Bourne Notebook: A DeBoer trend and how Khudobin compares to Tim Thomas

Vegas head coach Pete DeBoer spoke about why he believes the offense went dry for the Golden Knights after their series against the Vancouver Canucks.

The Dallas Stars scored a power play goal in overtime to eliminate the Vegas Golden Knights in just five games, which was … well, the opposite of what I expected to happen. I think it’s fair to say it was the opposite of what most expected to happen — many of the players included — which obviously leaves some thoughts to dig through.

Let’s get started.

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1. I don’t know why I feel like I need to tip-toe around this point. Perhaps because I think it’s a reasonable one to make in private, but maybe doesn’t seem polite in public, but still, it should probably be made.

Peter DeBoer’s 12-year coaching career, most specifically the years in San Jose, seem fairly categorized as “talented team that couldn’t quite get over the hump.” They consistently had excellent regular seasons, stars all throughout the lineup, but they just couldn’t find their way to win the big one. In DeBoer’s four years with the Sharks they lost in the first, second, third, and fourth playoff rounds. Prior to that he had some tougher stints with significantly worse rosters, though he did end up a couple wins shy of a Cup with New Jersey as well.

Vegas, at the time of his hiring, seemed like a team that was right there as the favourite in the West with plenty of stars in the lineup. He’s no doubt a very good coach, excellent by the review of almost everyone who’s been involved with him, but his track record in San Jose paired with where Vegas was at when he was hired there always struck me as odd. A guy who struggled to get teams over the hump was handed a team stuck on that very same hump. That’s not to say it couldn’t work, but it never struck me as a “there it is, that’s that missing piece” acquisition for Vegas.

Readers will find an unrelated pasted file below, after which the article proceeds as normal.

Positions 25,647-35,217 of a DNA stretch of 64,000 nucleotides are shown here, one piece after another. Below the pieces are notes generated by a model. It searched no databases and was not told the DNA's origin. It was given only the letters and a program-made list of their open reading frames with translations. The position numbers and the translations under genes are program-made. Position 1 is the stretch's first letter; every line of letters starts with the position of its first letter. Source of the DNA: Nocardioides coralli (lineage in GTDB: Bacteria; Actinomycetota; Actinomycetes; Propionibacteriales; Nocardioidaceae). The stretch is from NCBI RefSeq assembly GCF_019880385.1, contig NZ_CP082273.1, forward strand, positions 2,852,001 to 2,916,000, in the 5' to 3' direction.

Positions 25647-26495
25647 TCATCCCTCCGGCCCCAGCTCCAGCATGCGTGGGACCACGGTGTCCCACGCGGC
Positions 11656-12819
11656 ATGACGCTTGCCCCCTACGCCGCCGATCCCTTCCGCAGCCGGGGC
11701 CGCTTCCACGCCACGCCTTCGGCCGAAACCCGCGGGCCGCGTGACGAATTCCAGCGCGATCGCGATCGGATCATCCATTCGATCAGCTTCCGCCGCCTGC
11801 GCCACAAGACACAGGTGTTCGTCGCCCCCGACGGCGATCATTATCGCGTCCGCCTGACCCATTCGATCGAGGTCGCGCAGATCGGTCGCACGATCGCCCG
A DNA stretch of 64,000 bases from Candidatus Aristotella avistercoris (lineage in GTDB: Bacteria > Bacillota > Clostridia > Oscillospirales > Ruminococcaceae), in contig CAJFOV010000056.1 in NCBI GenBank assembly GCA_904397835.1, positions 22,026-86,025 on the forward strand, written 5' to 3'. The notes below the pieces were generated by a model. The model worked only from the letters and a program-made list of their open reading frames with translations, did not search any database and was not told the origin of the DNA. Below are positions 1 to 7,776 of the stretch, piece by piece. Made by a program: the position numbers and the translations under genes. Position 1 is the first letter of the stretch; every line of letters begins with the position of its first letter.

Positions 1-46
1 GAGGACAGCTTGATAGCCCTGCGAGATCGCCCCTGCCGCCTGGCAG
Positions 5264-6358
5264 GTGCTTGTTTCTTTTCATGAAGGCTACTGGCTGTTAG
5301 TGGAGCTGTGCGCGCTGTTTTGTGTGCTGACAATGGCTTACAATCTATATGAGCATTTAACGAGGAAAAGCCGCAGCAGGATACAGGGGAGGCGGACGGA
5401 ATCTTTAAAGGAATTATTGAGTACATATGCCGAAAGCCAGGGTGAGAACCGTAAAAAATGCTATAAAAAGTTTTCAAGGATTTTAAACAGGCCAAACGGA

And here we are again, with a very good team that just failed to reach what looked like its potential. The offence dried up at the wrong time for most of these DeBoer teams. Vegas scored on Dallas just eight times in five games (two of which went to overtime). Dallas can defend, yes, but in the series prior Colorado hung 28 goals on the Stars in seven games (an average of four goals per). They aren’t the Dead Puck era Devils.

Last year DeBoer’s Sharks team that bowed out to St. Louis were up 2-1 in the series before losing three in a row and scored just twice over those games. The year San Jose lost in the Cup Final they scored 12 times in six games. The year his Devils lost in the Final they scored 10 times in six games.

I don’t see anything specific that I think Vegas should’ve obviously done differently to help them over said hump. But at some point you’re tied to your results, and so good coach or not, DeBoer teams have a pattern of being very good and getting close, but falling short.

2. I think it’s well established at this point that I’m connected to the Islanders given the whole “Dad played for the Islanders” thing, and my own playing career. The walls of my childhood rooms were not light on blue and orange, I assure you. But I’m going to go ahead and say I do not like their chances of beating the Tampa Bay Lightning three times in a row here.

So, with that, I’ve been imagining what a Tampa/Dallas final will look like, and I gotta say: that series seems entirely un-bettable. That’s not a word, so let me explain.